Why have rodents been so successful?

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jchaky6
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Why have rodents been so successful?

Post by jchaky6 » Sun Dec 13, 2009 7:06 pm

Besides reproducing like crazy with large litters, and eating almost anything they can get their hands on why have the species of Rodents been so successful worldwide?

Darwin420
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Post by Darwin420 » Mon Dec 14, 2009 5:37 am

LOL...you just answered your question.

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jwalin
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Post by jwalin » Mon Dec 14, 2009 6:21 am

small gestation times
large variety of food as you mentioned
and lower numbers of predators
cats are kept away by humans. therefore another selection pressure
it isn't what you do that matters but it is how you do it

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jwalin
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Post by jwalin » Mon Dec 14, 2009 6:32 am

i guess thats it
it isn't what you do that matters but it is how you do it

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Post by Endangered » Fri Jan 01, 2010 1:25 am

In ecology, it generally boils down to niche. The rodents evolved into and hung onto a great niche which is overlooked by most large mammals and only partially exploited by birds.

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Re: Why have rodents been so successful?

Post by Chroma » Fri Jan 01, 2010 3:51 am

Endangered wrote:In ecology, it generally boils down to niche. The rodents evolved into and hung onto a great niche which is overlooked by most large mammals and only partially exploited by birds.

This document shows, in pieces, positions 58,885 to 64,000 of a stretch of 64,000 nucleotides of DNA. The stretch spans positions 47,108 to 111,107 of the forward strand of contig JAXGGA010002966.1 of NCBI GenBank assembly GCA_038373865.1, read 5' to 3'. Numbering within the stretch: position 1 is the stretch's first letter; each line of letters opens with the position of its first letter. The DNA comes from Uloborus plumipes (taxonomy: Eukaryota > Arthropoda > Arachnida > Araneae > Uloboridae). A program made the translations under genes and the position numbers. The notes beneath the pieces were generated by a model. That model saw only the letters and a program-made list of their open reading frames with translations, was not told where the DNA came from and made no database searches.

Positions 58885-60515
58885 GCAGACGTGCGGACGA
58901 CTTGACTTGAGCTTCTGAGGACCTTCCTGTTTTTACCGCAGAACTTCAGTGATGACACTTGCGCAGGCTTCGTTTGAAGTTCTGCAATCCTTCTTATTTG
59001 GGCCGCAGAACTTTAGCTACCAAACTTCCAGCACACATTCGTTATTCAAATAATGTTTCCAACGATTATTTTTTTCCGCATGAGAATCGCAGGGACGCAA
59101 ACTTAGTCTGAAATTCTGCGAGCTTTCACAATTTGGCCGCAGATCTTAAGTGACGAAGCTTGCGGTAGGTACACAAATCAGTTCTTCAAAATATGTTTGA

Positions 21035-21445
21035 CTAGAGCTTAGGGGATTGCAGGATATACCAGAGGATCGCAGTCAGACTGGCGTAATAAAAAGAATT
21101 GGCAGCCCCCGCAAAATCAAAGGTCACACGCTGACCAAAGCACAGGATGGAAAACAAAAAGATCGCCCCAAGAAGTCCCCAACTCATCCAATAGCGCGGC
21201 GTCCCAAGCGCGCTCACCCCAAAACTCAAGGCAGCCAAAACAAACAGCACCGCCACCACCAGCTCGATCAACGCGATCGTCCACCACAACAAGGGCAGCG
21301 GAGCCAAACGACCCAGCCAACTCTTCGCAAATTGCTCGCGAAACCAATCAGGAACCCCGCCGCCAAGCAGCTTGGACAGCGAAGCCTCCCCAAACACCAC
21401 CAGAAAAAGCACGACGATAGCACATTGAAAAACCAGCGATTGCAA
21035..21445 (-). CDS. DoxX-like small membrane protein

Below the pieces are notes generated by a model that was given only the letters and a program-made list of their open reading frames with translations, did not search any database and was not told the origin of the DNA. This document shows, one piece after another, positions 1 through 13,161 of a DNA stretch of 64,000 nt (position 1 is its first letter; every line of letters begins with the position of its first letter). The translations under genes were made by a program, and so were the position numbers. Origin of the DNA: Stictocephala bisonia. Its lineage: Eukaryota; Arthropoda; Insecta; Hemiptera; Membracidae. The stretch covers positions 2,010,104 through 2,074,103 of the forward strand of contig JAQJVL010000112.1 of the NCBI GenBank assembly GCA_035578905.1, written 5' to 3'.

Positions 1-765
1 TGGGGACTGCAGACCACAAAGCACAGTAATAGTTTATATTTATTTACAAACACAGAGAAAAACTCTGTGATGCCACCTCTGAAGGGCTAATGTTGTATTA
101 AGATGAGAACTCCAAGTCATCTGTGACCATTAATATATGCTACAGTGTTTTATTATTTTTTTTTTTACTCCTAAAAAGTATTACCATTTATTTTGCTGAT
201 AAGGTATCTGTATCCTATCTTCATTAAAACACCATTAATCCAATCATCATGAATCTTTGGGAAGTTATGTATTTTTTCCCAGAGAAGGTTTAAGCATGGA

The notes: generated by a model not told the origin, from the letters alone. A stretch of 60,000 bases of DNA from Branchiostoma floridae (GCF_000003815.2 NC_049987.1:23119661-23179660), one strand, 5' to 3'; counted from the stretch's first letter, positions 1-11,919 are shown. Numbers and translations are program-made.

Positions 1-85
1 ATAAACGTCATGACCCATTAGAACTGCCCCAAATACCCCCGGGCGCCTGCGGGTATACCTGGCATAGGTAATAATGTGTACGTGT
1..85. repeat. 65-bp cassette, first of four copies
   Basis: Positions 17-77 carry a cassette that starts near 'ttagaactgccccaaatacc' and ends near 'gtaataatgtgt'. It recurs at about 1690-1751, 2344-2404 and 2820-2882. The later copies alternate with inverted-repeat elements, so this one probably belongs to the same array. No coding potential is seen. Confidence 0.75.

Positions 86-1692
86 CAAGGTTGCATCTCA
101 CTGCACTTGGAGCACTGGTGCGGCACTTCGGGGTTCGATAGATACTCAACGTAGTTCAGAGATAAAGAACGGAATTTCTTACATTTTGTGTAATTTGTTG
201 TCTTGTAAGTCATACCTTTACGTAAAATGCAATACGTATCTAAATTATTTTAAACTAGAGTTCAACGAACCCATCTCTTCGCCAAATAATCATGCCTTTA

From an ecological perspective I would agree, but there must be more to it then that... With most animals when the usual niche is not filled it is replaced by another creature that grows to fill it (like Komodo dragons as a top predator in parts of Indonesia, rather then the typical mammals). In Australia, in absence of the more common varieties of mammals, marsupials and monotremes filled most niches; however, with the introduction of rodents and rabbits (closely related) the native animals were often not able to compete with the introduced species. So what is it about rodents (and rabbits/hares) that makes them so well adapted even with faced with animals specifically adapted to the environment in question.

It has not yet been mentioned but the dentition and internal development must have also played a very significant role in rodent success.

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Post by jaycee » Tue Aug 02, 2011 6:15 am

Brown rats are one of the best known and most common animals in the world. They are the second most successful mammal in the world. In Guatemala just as the rest of Countries of the world they are mostly found in populated areas. Here are some facts about them:

1. The Bubonic Plague was not caused by rats but instead was caused by infected fleas that jumped off dead rats onto humans.

2. Rats have been used throughout history as food for people and pets, religious icons, laboratory animals, pets, mine detectors, and some have even been trained to drag wires through walls making some electricians’ jobs go much faster.

3. The brown rat is a true omnivore and will consume almost anything, but cereals form a substantial part of its diet.

4. According to the Guinness Book of World Records the longest lived domestic rat died at seven years and four months of age. This by far exceeds the 2-3 year expected lifespan.

5. Brown rats live in large hierarchical groups, either in burrows or subsurface places such as sewers and cellars. When food is in short supply, the rats lower in social order are the first to die.
6. If a large fraction of a rat population is exterminated, the remaining rats will increase their reproductive rate, and quickly restore the old population level.

7. Female brown rats in one litter can have 1-20 offspring, although seven is common. A female can produce up to five litters a year. The gestation period is only 21 days.

8. Female rats can successfully breed as early as six weeks after they are born.

9. They live all around the globe and can be found wherever humans are. In other words: Everywhere!

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